ChaMod-HSSR - Characterization and modelling of hard soil / soft rock considering anisotropy and swelling

  • Kluckner, Alexander (Co-Investigator (CoI))
  • Metzler, Ines (Co-Investigator (CoI))

Project: Research project

Project Details


Transitional stratum, also termed hard soil / soft rock (HSSR), is geomechanically a challenge. It’s behaviour strongly depends on the state of stress, it alters rapidly in contact with water, and often conventional characterization and classification methods from rock and soil mechanics as well as numerical material models are often inadequate. HSSR can feature an inherent anisotropy and may be prone to swelling. Not only the numerical modelling of the swelling behaviour according to the state-of-the-art has deficits, but above all those of the anisotropic rock mass and system behaviour. The construction of the Angath Adit, Tirol (Austria), through the rock mass of the Unterangerberg begins in 2023. This rock mass comprises a large variety of HSSR. The ChaMod-HSSR research project seizes this rare opportunity and aims at a detailed characterization of HSSR as well as the further development and calibration of material models. In the Angath Adit, observations will be carried out and relevant information and data from experimental (in situ, laboratory) and measurement campaigns are included in the evaluations and modelling work. Among other things, the project will result in a detailed description of the essential material specifics in their natural variability, a pool of information and data of high quality, as well as recommendations for characterization and modelling of HSSR. In addition, it shall contribute to a clear and meaningful approach differentiating between rock, HSSR, and soil. The long-term goal of the project consortium is to reduce uncertainties in the planning and execution of structures on and in HSSR and to optimize them.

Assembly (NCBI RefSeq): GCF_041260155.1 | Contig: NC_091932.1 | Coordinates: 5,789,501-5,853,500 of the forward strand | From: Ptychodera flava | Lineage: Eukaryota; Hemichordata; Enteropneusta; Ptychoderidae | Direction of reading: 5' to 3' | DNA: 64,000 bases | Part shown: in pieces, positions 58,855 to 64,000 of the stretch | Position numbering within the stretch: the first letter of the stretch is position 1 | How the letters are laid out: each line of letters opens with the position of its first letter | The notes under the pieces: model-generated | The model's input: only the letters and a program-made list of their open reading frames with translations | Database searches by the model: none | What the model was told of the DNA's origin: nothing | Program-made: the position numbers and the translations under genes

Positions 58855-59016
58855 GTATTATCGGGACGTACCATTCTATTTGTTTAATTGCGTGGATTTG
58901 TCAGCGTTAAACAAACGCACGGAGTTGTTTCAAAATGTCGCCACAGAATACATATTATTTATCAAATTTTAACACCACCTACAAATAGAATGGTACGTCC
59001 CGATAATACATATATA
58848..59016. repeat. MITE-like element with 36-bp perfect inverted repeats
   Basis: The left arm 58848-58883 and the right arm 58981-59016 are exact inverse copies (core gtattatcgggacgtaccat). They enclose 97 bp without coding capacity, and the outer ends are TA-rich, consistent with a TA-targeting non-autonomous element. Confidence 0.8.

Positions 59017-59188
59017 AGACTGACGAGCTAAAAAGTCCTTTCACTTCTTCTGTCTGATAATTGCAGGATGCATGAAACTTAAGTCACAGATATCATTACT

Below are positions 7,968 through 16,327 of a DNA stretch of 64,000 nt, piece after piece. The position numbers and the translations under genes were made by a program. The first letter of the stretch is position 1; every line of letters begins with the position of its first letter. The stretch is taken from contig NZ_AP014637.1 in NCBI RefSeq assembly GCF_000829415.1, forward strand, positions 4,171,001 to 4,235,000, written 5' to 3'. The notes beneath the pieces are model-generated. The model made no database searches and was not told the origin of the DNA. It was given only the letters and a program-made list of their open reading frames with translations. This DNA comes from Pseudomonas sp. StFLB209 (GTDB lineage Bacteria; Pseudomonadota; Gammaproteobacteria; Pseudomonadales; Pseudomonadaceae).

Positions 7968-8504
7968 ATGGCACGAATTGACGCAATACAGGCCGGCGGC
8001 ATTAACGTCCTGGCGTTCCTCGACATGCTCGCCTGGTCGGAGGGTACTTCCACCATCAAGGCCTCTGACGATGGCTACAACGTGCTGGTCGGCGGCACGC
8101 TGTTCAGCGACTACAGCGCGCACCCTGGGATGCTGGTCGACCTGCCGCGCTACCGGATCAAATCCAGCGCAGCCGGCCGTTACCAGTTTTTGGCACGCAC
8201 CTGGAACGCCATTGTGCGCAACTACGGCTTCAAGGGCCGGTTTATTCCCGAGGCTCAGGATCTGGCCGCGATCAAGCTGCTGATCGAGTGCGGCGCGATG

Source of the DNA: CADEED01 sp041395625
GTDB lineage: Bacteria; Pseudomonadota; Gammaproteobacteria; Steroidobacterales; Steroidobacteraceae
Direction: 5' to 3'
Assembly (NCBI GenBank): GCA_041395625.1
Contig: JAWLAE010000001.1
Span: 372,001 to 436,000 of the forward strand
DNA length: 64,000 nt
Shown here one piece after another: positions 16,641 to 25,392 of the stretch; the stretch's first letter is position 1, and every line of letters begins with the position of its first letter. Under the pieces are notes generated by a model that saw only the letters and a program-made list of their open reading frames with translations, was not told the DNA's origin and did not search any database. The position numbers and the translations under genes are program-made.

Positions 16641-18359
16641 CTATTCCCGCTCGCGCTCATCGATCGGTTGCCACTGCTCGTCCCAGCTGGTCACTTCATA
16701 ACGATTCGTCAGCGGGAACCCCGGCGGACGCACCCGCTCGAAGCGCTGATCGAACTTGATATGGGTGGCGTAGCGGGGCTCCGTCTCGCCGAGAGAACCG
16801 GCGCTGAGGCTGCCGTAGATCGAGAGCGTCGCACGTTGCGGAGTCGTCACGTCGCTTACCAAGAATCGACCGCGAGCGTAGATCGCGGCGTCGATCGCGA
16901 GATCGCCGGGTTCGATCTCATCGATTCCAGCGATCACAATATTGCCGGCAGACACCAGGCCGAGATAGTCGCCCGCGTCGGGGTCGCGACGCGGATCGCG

Effective start/end date1/10/2230/09/25


Explore the research topics touched on by this project. These labels are generated based on the underlying awards/grants. Together they form a unique fingerprint.